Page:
Table of contents
Symptom patterns and measurement: children and adolescents
Symptom patterns and measurement: adults
Risk factors and course of disease: children and adolescents
Risk factors and course of disease: adults
Discussion and conclusions
Marked gender differences with respect to the prevalence and symptoms of depression have been observed for years. The aim of this selective review is to give a rather broad and comprehensive overview of the topic by looking at gender differences in depression from various angles, including symptom patterns and measurement, risk factors, course of disease, and etiology in both children and adults. Important findings of the last two years are described and discussed, including recommendations for further research and health care practice.
Depression is one of the most frequent psychic disorders throughout the world, if not the most frequent one. Its typical natural course is characterised by recurrent episodes of disease highly endangering social functioning and well-being of the patients. Chronification is common. In line with these well-established facts, the World Health Organization expects depression to be the leading cause of loss of disability-free life years by the year 2020 (Murray & Lopez, 1996). Marked gender differences with respect to the prevalence of depression have been observed for decades, with women having a risk that is almost twice as high than the risk of men (for Germany see Jacobi, Klose & Wittchen, 2004). Up to present, however, it is still not clear what are the reasons for these obvious gender differences. Are they due to different symptom patterns among men and women, differences in self-disclosure and help-seeking behaviour? Or is a greater genetic vulnerability of women, to develop depressive moods, responsible? Are the sexes exposed differently to specific risk factors, or do mainly differences in basic socio-demographic variables explain the gender differences in depression? Another possible explanation consists in the use of generally gender-biased diagnostic instruments.
The aim of this paper is to describe the current state of knowledge about gender differences in depression by giving a selective overview of relevant international literature of the last 2 years.
A literature research was carried out in February 2009 by entering the search terms “gender differences” AND “depression”, “male depression”, or “female depression” separately into the Pubmed search engine. The search was restricted to current literature from the years 2007-2009 in either English, German or Spanish language. The named search terms had to appear either in the title or the abstract of the article. Articles dealing with very specific subgroups like female prisoners or subgroups suffering from specific comorbid psychic or somatic disorders were excluded from the search. Only articles that were available right away via the institutional access of Mainz University were considered for the review. In the end, 28 relevant articles were collected. Table 1 gives a short overview of key features of these articles. First author, publication year, study design, study sample, instrument(s) used for the measurement of depression, main topic, and country in which the study was carried out, are displayed. The two articles by Möller Leimkühler, Heller and Paulus (2007) refer to the same study and report the same results. All the other articles refer to different studies or study samples.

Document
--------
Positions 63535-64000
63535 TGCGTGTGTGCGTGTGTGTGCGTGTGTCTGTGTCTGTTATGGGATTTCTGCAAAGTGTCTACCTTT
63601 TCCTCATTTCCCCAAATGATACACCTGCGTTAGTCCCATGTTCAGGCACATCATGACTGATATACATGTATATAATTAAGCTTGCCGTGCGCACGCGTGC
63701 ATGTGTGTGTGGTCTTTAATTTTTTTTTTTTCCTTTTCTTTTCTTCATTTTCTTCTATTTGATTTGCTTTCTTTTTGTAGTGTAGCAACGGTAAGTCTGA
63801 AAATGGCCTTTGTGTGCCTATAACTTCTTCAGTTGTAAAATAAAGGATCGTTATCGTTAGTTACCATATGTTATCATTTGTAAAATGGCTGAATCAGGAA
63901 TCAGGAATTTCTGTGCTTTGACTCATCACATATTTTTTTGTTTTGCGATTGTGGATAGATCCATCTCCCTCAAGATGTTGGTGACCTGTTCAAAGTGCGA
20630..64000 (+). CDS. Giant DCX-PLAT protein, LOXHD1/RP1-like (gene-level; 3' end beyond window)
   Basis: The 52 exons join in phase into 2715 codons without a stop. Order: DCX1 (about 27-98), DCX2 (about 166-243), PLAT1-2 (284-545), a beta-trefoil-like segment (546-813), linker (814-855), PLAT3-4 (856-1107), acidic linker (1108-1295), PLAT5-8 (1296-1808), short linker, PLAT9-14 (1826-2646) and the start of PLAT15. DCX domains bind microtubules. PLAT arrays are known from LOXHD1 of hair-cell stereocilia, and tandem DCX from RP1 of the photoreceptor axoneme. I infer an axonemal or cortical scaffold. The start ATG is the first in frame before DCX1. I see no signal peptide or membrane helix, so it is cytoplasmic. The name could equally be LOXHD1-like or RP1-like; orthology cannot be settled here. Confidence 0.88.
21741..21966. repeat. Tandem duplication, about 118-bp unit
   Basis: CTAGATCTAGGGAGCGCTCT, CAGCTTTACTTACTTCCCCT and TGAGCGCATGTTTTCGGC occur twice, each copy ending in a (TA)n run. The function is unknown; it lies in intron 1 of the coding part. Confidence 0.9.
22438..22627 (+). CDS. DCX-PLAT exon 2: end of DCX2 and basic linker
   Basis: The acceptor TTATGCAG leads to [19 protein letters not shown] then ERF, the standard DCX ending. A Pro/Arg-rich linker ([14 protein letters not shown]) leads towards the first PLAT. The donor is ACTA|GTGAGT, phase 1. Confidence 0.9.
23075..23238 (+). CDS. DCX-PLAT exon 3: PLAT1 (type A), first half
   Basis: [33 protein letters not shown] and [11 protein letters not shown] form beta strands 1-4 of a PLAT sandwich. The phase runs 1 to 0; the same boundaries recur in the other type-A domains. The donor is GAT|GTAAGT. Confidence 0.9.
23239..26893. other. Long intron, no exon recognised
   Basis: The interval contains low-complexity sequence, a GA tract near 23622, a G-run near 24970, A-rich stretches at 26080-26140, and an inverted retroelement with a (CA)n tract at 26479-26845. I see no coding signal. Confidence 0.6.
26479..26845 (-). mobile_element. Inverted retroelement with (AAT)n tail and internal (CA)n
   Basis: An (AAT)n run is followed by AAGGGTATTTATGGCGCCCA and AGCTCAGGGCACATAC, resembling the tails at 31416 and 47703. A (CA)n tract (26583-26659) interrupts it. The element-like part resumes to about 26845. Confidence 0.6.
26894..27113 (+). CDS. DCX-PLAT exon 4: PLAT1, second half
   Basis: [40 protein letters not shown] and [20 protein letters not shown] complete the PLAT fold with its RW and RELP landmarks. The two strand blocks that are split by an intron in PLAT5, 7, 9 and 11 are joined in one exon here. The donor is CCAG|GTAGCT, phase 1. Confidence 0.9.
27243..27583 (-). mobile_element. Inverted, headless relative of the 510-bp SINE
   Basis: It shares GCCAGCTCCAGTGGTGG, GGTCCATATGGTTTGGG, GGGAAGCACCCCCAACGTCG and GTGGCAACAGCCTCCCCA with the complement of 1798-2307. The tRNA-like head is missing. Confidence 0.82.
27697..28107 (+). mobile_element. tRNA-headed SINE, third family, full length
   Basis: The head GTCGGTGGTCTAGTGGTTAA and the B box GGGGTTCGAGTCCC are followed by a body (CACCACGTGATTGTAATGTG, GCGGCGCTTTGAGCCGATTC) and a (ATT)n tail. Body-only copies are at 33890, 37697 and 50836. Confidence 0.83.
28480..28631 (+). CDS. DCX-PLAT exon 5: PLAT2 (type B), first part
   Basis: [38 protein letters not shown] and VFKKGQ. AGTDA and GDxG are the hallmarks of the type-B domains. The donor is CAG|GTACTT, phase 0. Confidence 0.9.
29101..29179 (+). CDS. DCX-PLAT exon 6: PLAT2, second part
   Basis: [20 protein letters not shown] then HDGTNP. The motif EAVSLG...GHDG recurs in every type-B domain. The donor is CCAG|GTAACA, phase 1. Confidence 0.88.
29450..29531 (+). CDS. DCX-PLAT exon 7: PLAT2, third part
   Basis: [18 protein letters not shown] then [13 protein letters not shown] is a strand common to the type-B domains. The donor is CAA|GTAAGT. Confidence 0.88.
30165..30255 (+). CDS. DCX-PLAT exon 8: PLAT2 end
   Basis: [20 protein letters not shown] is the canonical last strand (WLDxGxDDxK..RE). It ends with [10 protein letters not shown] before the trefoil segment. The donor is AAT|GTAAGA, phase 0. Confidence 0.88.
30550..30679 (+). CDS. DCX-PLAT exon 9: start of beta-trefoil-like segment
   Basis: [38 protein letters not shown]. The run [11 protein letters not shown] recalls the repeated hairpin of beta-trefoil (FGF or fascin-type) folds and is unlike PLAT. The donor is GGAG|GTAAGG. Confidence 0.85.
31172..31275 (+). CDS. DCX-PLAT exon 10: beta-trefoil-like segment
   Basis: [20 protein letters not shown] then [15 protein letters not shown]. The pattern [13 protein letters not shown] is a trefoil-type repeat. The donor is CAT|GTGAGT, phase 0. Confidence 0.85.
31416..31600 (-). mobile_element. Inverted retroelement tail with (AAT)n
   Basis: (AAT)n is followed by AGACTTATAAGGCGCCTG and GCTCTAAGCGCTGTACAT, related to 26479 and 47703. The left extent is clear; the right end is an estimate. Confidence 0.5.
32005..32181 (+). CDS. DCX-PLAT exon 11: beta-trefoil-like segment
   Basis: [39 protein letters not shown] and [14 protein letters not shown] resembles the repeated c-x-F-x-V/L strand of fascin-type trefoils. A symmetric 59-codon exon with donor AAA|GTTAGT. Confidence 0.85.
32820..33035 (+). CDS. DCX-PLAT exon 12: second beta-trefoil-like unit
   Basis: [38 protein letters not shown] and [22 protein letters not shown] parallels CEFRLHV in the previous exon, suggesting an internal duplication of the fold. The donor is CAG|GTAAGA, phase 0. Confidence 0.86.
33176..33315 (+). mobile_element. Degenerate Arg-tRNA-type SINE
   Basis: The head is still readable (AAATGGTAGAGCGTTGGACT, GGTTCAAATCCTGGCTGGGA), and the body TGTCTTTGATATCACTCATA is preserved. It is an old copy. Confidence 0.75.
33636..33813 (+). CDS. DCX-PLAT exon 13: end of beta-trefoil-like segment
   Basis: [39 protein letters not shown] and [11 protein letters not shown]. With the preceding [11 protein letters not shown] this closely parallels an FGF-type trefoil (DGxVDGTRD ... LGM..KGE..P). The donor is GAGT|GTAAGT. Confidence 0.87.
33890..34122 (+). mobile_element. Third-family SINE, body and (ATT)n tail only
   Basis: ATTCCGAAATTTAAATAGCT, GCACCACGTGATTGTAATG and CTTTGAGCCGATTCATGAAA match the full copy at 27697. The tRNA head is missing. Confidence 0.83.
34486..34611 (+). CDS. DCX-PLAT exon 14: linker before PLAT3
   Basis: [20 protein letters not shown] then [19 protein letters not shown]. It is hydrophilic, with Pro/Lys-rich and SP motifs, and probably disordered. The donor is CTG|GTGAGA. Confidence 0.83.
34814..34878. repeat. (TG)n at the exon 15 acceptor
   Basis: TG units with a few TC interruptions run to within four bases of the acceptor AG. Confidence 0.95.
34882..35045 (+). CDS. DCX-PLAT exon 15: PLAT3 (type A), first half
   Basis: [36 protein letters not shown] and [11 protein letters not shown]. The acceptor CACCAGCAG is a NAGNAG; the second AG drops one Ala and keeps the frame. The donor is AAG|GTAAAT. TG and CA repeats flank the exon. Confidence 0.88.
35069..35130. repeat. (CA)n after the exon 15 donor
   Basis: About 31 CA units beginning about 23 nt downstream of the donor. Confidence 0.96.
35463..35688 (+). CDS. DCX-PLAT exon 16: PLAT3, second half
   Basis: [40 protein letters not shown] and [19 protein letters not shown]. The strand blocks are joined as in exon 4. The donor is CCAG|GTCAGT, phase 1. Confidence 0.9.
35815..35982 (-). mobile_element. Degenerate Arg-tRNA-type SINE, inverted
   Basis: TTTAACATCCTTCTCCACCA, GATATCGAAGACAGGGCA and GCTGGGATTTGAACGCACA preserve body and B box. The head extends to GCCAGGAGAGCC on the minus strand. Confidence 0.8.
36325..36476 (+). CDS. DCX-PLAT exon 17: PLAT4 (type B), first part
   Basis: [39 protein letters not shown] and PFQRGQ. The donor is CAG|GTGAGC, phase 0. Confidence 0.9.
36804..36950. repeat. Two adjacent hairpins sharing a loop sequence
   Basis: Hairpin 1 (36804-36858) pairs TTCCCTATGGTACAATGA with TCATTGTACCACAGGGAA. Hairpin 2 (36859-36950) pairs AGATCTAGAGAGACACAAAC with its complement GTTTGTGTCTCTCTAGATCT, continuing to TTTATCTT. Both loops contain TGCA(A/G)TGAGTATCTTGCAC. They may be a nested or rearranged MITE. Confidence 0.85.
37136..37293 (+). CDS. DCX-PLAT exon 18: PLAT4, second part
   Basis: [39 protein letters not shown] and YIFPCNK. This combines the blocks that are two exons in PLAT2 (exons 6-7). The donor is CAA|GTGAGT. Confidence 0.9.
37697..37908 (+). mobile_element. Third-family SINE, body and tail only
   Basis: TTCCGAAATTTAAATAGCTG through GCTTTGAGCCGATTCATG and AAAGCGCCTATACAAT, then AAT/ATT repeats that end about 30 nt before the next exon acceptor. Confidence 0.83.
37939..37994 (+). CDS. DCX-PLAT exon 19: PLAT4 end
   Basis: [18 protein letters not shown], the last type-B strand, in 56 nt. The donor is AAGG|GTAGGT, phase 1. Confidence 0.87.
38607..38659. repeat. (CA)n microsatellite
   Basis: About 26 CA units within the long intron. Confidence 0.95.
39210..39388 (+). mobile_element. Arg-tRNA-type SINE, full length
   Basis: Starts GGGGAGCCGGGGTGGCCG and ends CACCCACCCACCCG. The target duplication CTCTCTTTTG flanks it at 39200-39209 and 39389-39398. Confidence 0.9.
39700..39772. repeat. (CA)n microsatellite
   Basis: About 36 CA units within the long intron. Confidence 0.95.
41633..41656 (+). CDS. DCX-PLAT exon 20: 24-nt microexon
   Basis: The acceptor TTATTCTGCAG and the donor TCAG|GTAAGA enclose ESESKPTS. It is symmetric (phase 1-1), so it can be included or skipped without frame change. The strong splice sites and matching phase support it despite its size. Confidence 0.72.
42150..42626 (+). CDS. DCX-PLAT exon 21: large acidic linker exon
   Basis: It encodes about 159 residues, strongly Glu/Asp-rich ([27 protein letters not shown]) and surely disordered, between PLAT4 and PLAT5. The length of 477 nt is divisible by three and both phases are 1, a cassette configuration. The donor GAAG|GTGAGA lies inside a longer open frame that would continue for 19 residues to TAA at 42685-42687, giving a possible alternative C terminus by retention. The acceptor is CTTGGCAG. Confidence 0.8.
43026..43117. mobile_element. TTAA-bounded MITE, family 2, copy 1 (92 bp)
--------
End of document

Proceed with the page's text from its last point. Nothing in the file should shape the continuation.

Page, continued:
Table 1: Key features of the included articles (n = 28)
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***For an explanative list of abbreviations used in table 1 see appendix ***
As indicated in table 1, this literature review does not focus on any specific hypothesis or research question, but tries to give a rather broad and comprehensive overview of the topic instead. Thus, it looks at gender differences in depression from various angles, including symptom patterns and measurement, risk factors and course of disease in both children and adults.
Symptom patterns and measurement: children and adolescents